What about following more symmetric situation: Suppose we have a closed cylinder with a (thermally isolating) piston in its centre that is fixed at first. We fill half ##A## with gas up to a pressure of ##p_A=1\text{ bar}##, half ##B## up to ##p_A=15\text{ bar}##. Then the piston is released.
For simplicity, let's look at a very small displacement ##\Delta V>0## after the release such that the pressures haven't changed considerably. According to you, half ##B## loses the energy
$$W_B=-p_B\cdot \Delta V\enspace.$$
However, the energy of the other half increases by
$$W_A=-p_A\cdot (-\Delta V)=p_A\cdot \Delta V\enspace$$
Since ##p_B\gg p_A## this obviously violates conservation of energy.

greypilgrim said:
Isn't this resistance exactly given by the 1 bar times area?
No, the piston is connected through the transmission system to the road wheels, so the resistance is a lot more than that.
If you disconnect the load completely, so there is just a piston with nothing restraining it, it will accelerate hugely and go flying through the air. You can apply ΔpA=F=ma to the piston to find its acceleration, but the backpressure is still 15bar.

scottdave

1. What is the power of a car engine?

The power of a car engine refers to the amount of energy it can produce in a given amount of time. It is typically measured in units of horsepower (hp) or kilowatts (kW).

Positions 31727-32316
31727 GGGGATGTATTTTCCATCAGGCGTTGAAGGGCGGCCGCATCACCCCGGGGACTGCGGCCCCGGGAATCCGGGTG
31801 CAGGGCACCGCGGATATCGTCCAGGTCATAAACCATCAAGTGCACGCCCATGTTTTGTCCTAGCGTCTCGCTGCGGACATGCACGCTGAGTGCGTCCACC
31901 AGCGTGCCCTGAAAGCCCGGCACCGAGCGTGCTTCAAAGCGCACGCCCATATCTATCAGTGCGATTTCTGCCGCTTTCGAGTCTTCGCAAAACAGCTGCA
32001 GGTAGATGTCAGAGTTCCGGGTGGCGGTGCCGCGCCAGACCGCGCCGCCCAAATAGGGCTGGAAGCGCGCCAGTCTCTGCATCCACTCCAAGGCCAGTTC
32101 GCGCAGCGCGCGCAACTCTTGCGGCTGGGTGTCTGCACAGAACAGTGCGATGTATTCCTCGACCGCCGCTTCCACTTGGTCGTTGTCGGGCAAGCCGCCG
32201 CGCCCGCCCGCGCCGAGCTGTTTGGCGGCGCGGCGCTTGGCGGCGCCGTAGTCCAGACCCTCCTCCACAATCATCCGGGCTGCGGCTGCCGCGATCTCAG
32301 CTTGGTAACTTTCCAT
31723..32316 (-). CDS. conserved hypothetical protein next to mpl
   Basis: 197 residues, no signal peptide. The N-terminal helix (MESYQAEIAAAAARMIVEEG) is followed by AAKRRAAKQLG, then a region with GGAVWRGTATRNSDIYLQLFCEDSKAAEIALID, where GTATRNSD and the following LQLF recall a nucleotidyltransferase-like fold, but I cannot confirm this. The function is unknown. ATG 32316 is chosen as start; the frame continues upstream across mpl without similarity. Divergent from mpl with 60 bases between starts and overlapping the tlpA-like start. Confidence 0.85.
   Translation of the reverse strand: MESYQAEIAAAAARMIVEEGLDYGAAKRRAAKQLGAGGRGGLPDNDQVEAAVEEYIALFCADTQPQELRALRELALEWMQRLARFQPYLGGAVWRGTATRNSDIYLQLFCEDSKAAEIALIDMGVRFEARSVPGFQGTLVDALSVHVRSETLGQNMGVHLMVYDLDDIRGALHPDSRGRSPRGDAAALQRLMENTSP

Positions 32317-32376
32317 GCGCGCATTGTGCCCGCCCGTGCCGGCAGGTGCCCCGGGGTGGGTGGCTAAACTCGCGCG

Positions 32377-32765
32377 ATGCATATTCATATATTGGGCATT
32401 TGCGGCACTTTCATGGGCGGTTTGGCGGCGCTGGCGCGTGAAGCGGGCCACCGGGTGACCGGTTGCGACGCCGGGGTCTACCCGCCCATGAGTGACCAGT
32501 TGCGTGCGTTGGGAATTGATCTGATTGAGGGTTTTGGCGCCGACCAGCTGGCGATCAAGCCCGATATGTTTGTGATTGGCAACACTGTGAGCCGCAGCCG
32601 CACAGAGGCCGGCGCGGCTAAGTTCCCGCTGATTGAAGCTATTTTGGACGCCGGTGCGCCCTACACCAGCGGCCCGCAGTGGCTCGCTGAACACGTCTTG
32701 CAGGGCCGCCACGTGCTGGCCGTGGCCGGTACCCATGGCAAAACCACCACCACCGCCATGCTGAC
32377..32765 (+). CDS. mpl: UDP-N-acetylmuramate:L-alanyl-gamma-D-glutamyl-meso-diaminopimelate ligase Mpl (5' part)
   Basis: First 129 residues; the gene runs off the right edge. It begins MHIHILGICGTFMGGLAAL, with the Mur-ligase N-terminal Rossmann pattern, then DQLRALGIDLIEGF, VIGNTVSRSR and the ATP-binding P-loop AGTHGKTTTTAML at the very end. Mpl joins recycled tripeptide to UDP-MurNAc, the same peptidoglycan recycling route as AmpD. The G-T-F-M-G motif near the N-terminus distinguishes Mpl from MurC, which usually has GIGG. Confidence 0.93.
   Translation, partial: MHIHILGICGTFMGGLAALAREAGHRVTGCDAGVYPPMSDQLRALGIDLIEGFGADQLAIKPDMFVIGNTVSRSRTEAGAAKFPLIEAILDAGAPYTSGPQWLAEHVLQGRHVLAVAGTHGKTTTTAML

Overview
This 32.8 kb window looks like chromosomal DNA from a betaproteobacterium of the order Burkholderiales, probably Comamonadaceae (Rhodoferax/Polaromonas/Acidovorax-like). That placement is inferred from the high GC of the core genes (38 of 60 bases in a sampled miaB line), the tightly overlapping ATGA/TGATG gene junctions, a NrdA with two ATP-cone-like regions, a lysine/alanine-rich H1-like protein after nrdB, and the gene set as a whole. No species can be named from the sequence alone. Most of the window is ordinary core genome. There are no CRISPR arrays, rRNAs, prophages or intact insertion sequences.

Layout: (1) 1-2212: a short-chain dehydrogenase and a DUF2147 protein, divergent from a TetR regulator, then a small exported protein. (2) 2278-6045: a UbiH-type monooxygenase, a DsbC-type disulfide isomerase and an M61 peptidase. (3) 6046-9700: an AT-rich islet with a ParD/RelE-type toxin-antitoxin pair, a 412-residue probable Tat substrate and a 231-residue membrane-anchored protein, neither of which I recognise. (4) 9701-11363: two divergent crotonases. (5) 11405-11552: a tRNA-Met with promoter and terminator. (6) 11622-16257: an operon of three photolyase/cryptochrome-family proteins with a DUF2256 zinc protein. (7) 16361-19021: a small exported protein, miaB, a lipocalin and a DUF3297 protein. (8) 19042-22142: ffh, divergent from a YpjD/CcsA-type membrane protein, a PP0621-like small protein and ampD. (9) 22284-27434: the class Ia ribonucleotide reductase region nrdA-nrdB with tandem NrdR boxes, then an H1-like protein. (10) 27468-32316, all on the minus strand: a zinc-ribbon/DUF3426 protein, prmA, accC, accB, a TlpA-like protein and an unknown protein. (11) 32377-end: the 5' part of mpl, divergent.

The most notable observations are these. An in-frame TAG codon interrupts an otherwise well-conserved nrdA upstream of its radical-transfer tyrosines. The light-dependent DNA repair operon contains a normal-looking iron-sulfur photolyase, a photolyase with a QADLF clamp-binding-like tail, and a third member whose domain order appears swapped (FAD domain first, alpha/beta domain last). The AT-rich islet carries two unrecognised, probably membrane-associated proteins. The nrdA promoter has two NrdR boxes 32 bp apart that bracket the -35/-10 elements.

2. How is the power of a car engine determined?

The power of a car engine is determined by several factors, including the size and number of cylinders, the type of fuel and ignition system, and the efficiency of the overall design. The engine's power can be increased through modifications such as turbocharging or adding performance parts.

3. What is the difference between horsepower and kilowatts?

Horsepower and kilowatts are both units of power, but they are used to measure different types of energy. Horsepower is the traditional unit of measurement for engine power, while kilowatts are used to measure the power output of electric motors.

4. How does the power of a car engine affect its performance?

The power of a car engine directly affects its performance, as it determines the amount of torque (or rotational force) that can be produced. A more powerful engine can accelerate faster and maintain higher speeds, but it may also consume more fuel.

5. Is higher engine power always better?

Not necessarily. While a more powerful engine can provide better performance, it also comes with a higher cost and potential drawbacks such as decreased fuel efficiency and increased emissions. It is important to consider your specific needs and driving habits when choosing a car with a certain level of engine power.

• Introductory Physics Homework Help
Replies
1
Views
553
• Introductory Physics Homework Help
Replies
20
Views
2K
• Introductory Physics Homework Help
Replies
8
Views
2K
• Introductory Physics Homework Help
Replies
5
Views
3K
• Introductory Physics Homework Help
Replies
5
Views
1K
• Introductory Physics Homework Help
Replies
8
Views
836
• Introductory Physics Homework Help
Replies
2
Views
986
• Introductory Physics Homework Help
Replies
5
Views
377
• Introductory Physics Homework Help
Replies
1
Views
2K
• Introductory Physics Homework Help
Replies
15
Views
1K